LAHORE: Prudent management of resources is a major issue these days. We have surplus power, but we face loading, we are short in gas but we fail to plan LNG imports in time.
The inability of the government to control prices of essential commodities has been well documented. Price control should have come mainly from the provincial governments that have failed miserably.
Federal government policies of stabilisation took the breath out of the poor and then its stimulus policy without available resources has ensured that high prices continue to prevail. The petroleum fiasco after the crude oil prices nosedived is another proof of gross mismanagement.
We dole out subsidies equitably among few exporting sectors without realising that some sectors that consume high power and energy have low potential for exports and their product used as raw material by value-added sector costs more than global prices despite heavy subsidy.
It is interesting to note that the use of industrial power and energy in Bangladesh is much lower than Pakistan. This gives an impression that industrialisation in Pakistan is much higher than Bangladesh. Experts usually miss the point that despite a low industrial base, exports from Bangladesh are much higher than Pakistan. Bangladeshis also provide very high employment per MW of industrial power used.
Any subsidy that the Bangladesh government offers to its exporting sectors goes mainly to the most efficient industries. Our planners are afraid of alienating powerful vested interests, and this hinders the growth of our value-added sectors. Skewed policies and faulty subsidies have made all subsidised sectors inefficient.
A faulty concept was introduced in our industrial policy to protect industries established in Pakistan, irrespective of their production capacity.
This resulted in establishment of small raw material plants that hardly fulfil 10 percent needs of local industry, but these plants enjoy protection on the basis of which they keep their rates a shade below the protection they enjoy.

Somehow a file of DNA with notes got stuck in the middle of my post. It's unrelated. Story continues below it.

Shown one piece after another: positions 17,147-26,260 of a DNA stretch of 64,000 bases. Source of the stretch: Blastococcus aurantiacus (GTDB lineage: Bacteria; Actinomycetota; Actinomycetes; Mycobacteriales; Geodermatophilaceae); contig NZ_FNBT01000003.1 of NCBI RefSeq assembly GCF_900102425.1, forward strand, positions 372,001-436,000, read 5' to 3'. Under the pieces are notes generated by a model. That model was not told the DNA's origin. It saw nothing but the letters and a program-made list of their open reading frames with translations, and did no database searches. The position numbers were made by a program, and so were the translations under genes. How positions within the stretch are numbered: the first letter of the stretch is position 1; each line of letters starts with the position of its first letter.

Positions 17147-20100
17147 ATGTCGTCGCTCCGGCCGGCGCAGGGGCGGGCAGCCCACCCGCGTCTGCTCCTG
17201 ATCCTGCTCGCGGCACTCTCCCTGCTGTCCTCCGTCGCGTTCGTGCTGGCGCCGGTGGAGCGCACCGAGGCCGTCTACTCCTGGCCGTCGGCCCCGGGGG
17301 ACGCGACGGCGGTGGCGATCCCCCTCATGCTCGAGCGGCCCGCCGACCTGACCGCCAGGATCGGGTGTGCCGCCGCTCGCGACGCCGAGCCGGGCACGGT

This price is always higher than the global rates of that raw material. The industry using that raw material is constrained to bear the high cost of the 90 percent raw material that they have to import. The protection period should not be more than five years. If during that period an industry fails to compete globally, the government should let it die.
Our efficiencies have deteriorated considerably, which can be judged from the fact that during the Musharraf era, yarn import was zero-rated and hardly any yarn was imported. We were the most sought-after global yarn suppliers.
Foreign yarn market has gradually dried for Pakistan and the industry is supplying yarn mainly to domestic industry on the strength of duty protection.
Self-praise is the refined form of self-denial. Our planners claim that Pakistan’s economy has performed better than all regional economies after Covid-19, but that is not true.
Our economy revived earlier due to better management of the pandemic (a rare feat) but our two rivals China and India have made up for the time lost, while Bangladesh has been slow to recover.
The Chinese economy is booming against all odds and Indians have recovered remarkably. Indian merchandise exports in April-August 2021 stood at $163.67 billion, an increase of 66.92 percent over $98.05 billion in April-August 2020 and an increase of 22.93 percent over $133.14 billion in the pre-Covid period of April-August 2019.
We are not in our comfort zone and cannot bear the continuous cost of mismanagement. Renowned economist Hafeez Pasha last month warned of four grave challenges that Pakistan is likely to face.
These challenges were the 4th wave of Covid, the next was the fall out of Afghan war, the third and the gravest was the economic uncertainty created by massive imports that may badly disturb our current account position.
All these factors have now become a reality. The rupee is under pressure not only because of higher imports, but also dollar buying from Afghans.
The security situation has been managed by the armed forces, but we cannot rule out infiltration of undesired elements from Afghanistan. The fourth challenge is that of the International Monetary Fund (IMF).
We are not on the same page with IMF on many issues. Our foreign financing badly depends upon a letter of comfort from the IMF.
Talks with the IMF have remained stalled for over 15 months and the Bretton Woods institution has shown remarkable patience. But for how long?
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